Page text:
Fewer undocumented immigrants who have children with US citizenship are being deported, both in the state of Arizona and the country as a whole. Immigration and Customs Enforcement data has revealed that the removal of immigrants with children who are US citizens in the 2014 fiscal year fell by nearly 50% when compared with the year before.
In 2014 there were almost 2,300 removals in Arizona, in comparison with the 2013 fiscal year tally of 4,413. Across the whole of the United States, there were over 72,000 removals in 2013 and just 39,300 in 2014. Over the course of the last few years, the US government has begun to narrow its priorities when it comes to immigration enforcement, resulting in a decrease in the overall number of deportations and particularly those of families with US-born children. The government says it wants to focus on national security threats and convicted criminals.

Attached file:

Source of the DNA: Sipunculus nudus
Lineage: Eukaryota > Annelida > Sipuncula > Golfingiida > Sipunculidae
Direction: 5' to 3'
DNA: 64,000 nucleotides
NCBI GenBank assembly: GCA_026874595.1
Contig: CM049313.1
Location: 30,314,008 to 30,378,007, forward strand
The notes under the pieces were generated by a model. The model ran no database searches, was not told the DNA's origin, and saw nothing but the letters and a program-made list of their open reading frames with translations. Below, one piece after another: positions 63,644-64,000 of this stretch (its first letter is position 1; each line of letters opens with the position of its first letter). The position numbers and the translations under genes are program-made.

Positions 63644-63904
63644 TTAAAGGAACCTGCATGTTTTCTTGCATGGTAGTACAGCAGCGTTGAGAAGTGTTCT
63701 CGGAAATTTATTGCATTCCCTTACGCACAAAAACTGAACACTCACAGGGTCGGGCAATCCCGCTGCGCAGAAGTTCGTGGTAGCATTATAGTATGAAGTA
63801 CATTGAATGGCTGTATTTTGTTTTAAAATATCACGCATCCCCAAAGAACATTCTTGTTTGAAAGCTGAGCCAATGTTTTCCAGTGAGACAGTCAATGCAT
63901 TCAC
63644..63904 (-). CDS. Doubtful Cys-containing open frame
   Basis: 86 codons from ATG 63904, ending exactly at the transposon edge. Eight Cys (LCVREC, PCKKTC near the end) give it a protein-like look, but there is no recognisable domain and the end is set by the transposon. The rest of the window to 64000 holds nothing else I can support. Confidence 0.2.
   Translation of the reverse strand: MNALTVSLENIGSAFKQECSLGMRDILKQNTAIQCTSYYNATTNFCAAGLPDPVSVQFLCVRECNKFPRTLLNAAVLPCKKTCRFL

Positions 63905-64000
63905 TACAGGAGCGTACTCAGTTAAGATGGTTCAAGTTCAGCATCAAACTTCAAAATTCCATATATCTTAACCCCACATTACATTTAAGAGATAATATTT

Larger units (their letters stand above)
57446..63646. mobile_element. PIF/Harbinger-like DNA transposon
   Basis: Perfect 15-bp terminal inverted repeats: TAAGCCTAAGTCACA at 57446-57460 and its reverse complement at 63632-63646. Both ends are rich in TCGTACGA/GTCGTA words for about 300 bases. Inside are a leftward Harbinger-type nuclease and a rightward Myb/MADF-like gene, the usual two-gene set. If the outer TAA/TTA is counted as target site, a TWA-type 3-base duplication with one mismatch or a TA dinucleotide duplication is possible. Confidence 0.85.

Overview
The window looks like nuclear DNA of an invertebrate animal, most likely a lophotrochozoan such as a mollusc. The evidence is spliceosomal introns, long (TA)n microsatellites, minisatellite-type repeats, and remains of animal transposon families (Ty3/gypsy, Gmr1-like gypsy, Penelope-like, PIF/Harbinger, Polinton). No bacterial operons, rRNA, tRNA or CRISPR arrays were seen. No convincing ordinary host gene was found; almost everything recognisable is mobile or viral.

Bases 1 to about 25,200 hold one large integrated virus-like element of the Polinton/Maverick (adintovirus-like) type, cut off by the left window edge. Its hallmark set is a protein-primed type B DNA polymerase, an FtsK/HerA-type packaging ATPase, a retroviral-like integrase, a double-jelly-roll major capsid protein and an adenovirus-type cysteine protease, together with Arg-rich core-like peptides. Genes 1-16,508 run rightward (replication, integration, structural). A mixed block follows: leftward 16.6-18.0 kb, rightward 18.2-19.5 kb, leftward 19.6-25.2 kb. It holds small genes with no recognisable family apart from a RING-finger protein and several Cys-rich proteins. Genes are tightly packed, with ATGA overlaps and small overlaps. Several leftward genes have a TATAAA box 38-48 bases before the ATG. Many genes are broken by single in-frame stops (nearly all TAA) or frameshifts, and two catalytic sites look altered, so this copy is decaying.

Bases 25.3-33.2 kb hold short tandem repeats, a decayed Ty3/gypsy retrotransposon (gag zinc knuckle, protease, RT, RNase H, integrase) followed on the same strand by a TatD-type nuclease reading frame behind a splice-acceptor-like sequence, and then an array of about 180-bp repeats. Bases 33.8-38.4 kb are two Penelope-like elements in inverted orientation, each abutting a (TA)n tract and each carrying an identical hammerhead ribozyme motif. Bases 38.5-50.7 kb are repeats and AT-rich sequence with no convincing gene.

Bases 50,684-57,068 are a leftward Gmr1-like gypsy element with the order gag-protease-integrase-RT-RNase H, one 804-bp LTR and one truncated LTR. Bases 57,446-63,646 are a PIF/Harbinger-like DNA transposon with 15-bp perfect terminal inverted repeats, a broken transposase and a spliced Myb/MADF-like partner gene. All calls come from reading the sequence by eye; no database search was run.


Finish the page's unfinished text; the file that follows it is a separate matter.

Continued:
In late 2014 President Obama took executive action to create the Deferred Action for Parental Accountability program to defer deportation and grant work permits to around 3.7 million undocumented immigrants who had children with US citizenship or were lawful permanent residents; however, the program continues to languish in legal limbo after 26 states, led by Texas, took the government to court.
Wendy Cervantes, the Immigration and Child Rights at First Focus vice-president, says the fall in numbers is unsurprising due to the number of different programs protecting immigrants with US-born children.